This Is the Way the World Will End

Today at sunset is Yom Kippur, for those of the Jewish faith, the day of atonement. It is a day of repentance and fasting for personal and community/communal sins committed in the course of the last year in the hope of forgiveness-with forgiveness being the critically important aspect.

I was raised a Catholic who was taught to see Jews as (also) people of the Book (the Bible) but who limited themselves to the Old Testament and a God of Vengeance and Punishment. Jesus, as I remember, came we were taught to fulfill the Old Testament and by so doing and living, and dying, create a New Testament. I think my problem with my church became reconciling the New God with the Old Testament one-after all, what kind of a loving Deity would crucify His own Son?

Sixty years on and music such as this (All Vows) to mark the commencement of the Day of Atonement, has convinced me while I may have lost faith in my church, I'm not sure I've abandoned a belief in God, if that's Who inspired such beauty, majesty and ineffable sorrow in one piece of music.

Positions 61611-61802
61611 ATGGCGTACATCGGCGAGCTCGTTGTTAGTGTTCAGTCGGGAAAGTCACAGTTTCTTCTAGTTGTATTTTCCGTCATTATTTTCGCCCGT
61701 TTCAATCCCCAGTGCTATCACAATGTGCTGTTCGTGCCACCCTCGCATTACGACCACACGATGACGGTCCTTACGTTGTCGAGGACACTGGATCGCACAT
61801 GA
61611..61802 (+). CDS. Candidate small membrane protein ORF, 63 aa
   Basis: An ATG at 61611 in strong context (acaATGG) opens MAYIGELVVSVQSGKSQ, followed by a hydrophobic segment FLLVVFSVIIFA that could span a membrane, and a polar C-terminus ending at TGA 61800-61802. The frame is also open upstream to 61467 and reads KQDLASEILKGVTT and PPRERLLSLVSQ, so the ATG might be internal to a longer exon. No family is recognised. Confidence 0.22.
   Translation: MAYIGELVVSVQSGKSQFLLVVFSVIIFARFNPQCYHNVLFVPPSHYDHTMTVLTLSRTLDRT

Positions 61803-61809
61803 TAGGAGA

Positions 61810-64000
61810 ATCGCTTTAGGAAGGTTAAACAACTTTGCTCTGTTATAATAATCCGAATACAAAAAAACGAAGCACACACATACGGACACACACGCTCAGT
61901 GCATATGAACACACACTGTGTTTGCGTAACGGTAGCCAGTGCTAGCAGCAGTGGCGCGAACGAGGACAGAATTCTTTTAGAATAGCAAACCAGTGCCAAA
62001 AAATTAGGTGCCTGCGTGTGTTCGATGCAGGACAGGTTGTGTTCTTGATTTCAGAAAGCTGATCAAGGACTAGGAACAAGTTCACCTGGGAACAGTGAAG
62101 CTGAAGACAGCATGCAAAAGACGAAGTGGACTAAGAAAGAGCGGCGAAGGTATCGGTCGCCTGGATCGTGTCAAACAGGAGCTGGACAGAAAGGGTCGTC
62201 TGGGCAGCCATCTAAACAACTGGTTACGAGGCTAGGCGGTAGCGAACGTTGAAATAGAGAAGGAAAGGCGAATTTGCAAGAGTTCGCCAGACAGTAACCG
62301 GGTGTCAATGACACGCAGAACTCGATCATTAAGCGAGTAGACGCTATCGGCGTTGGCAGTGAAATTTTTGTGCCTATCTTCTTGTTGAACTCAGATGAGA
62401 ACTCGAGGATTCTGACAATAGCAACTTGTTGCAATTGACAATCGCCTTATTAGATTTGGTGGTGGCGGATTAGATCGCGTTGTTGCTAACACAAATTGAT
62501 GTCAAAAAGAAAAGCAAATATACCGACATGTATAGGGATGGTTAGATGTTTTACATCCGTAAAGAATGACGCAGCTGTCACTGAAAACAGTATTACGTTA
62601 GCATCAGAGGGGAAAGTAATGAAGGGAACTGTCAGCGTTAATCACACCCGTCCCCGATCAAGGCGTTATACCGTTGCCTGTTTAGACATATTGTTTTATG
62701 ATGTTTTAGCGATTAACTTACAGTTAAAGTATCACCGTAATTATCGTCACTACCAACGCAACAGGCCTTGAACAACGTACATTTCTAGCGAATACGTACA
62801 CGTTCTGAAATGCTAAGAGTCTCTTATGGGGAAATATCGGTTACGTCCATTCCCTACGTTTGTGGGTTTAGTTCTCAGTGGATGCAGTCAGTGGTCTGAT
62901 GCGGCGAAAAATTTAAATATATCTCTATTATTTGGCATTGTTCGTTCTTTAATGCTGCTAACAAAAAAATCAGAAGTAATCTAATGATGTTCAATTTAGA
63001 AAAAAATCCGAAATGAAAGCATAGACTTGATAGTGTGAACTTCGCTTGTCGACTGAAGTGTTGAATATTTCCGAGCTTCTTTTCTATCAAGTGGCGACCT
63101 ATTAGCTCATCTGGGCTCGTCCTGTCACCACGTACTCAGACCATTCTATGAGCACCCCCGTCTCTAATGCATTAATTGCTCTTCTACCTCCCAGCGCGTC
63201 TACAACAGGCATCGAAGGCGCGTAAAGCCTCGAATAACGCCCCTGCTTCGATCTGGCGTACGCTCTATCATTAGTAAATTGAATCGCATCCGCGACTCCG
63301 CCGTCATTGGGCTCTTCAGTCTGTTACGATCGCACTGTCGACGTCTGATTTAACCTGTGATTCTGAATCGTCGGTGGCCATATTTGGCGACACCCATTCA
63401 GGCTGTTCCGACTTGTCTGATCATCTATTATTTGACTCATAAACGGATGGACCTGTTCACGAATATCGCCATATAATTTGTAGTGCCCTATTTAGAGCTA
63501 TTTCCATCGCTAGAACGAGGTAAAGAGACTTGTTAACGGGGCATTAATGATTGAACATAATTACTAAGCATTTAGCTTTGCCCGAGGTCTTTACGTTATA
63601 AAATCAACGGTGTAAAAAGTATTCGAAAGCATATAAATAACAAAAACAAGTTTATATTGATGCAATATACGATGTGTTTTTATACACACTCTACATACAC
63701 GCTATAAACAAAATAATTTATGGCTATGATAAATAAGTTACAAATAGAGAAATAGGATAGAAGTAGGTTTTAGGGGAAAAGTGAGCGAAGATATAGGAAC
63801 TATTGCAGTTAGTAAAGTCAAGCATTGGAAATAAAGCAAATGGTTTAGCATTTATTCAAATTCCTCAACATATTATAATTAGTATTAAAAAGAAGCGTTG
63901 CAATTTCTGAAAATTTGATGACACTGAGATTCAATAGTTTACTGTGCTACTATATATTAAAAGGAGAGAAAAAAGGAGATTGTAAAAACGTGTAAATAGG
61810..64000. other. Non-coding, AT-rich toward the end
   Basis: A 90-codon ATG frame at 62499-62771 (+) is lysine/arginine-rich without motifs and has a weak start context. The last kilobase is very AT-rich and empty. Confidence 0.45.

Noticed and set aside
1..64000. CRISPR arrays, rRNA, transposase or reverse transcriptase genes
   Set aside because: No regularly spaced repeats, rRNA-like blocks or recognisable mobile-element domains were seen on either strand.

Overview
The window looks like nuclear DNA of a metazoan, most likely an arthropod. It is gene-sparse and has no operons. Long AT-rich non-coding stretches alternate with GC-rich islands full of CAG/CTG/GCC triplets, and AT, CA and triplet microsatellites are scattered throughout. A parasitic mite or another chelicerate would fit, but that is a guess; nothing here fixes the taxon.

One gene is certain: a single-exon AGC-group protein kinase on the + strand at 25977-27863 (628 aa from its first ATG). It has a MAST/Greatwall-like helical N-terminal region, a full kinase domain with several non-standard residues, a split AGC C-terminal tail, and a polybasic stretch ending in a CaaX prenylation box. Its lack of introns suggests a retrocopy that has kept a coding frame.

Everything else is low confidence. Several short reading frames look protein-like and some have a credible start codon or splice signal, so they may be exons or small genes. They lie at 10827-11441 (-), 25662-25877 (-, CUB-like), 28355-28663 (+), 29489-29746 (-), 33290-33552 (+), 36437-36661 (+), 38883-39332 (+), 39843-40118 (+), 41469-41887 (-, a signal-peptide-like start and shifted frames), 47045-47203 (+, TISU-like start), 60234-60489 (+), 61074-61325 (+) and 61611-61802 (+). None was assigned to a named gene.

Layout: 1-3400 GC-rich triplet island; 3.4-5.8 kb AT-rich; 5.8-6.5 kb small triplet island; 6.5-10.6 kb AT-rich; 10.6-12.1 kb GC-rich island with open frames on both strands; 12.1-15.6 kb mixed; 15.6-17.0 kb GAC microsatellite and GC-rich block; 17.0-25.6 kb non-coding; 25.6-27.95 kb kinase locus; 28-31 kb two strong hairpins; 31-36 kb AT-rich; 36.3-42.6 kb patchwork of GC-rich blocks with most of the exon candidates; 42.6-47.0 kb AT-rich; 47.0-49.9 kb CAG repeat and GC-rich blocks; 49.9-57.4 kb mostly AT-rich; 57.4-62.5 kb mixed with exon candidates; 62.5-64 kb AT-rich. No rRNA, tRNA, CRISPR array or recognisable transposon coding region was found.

Present day Israel, surrounded on three sides by enemies and on the fourth by the sea could not be in a more precarious position than the Jewish people themselves have been since the start of The Common Era. And yet, countless persecutions later, they stand, as self-anointed as God's Chosen and regardless of your own religious beliefs or depth of your persuasion, you have to admire their devotion to Him and their belief of His providence for them.